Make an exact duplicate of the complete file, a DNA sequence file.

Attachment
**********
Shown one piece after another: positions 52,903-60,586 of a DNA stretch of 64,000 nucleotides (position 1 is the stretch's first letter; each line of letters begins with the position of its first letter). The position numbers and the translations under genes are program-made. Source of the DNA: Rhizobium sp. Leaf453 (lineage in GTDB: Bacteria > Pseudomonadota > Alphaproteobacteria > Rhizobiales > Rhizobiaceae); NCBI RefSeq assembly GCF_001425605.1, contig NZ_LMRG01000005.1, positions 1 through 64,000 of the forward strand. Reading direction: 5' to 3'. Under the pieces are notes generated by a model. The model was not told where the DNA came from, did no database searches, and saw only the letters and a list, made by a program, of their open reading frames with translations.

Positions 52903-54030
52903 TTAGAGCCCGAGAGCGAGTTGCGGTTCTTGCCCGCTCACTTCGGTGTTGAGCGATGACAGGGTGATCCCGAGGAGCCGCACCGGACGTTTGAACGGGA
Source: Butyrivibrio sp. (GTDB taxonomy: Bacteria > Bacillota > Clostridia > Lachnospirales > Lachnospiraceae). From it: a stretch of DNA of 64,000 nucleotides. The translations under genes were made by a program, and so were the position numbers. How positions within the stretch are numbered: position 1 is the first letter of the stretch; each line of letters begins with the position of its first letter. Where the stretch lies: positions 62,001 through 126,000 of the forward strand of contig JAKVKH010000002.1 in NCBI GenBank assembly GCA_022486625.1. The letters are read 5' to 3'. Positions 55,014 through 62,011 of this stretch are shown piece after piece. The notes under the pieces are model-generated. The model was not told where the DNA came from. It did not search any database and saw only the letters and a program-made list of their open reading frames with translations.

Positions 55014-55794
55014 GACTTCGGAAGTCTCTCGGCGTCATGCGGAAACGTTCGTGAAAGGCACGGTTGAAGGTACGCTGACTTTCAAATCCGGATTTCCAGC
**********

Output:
Shown one piece after another: positions 52,903-60,586 of a DNA stretch of 64,000 nucleotides (position 1 is the stretch's first letter; each line of letters begins with the position of its first letter). The position numbers and the translations under genes are program-made. Source of the DNA: Rhizobium sp. Leaf453 (lineage in GTDB: Bacteria > Pseudomonadota > Alphaproteobacteria > Rhizobiales > Rhizobiaceae); NCBI RefSeq assembly GCF_001425605.1, contig NZ_LMRG01000005.1, positions 1 through 64,000 of the forward strand. Reading direction: 5' to 3'. Under the pieces are notes generated by a model. The model was not told where the DNA came from, did no database searches, and saw only the letters and a list, made by a program, of their open reading frames with translations.

Positions 52903-54030
52903 TTAGAGCCCGAGAGCGAGTTGCGGTTCTTGCCCGCTCACTTCGGTGTTGAGCGATGACAGGGTGATCCCGAGGAGCCGCACCGGACGTTTGAACGGGA
Source: Butyrivibrio sp. (GTDB taxonomy: Bacteria > Bacillota > Clostridia > Lachnospirales > Lachnospiraceae). From it: a stretch of DNA of 64,000 nucleotides. The translations under genes were made by a program, and so were the position numbers. How positions within the stretch are numbered: position 1 is the first letter of the stretch; each line of letters begins with the position of its first letter. Where the stretch lies: positions 62,001 through 126,000 of the forward strand of contig JAKVKH010000002.1 in NCBI GenBank assembly GCA_022486625.1. The letters are read 5' to 3'. Positions 55,014 through 62,011 of this stretch are shown piece after piece. The notes under the pieces are model-generated. The model was not told where the DNA came from. It did not search any database and saw only the letters and a program-made list of their open reading frames with translations.

Positions 55014-55794
55014 GACTTCGGAAGTCTCTCGGCGTCATGCGGAAACGTTCGTGAAAGGCACGGTTGAAGGTACGCTGACTTTCAAATCCGGATTTCCAGC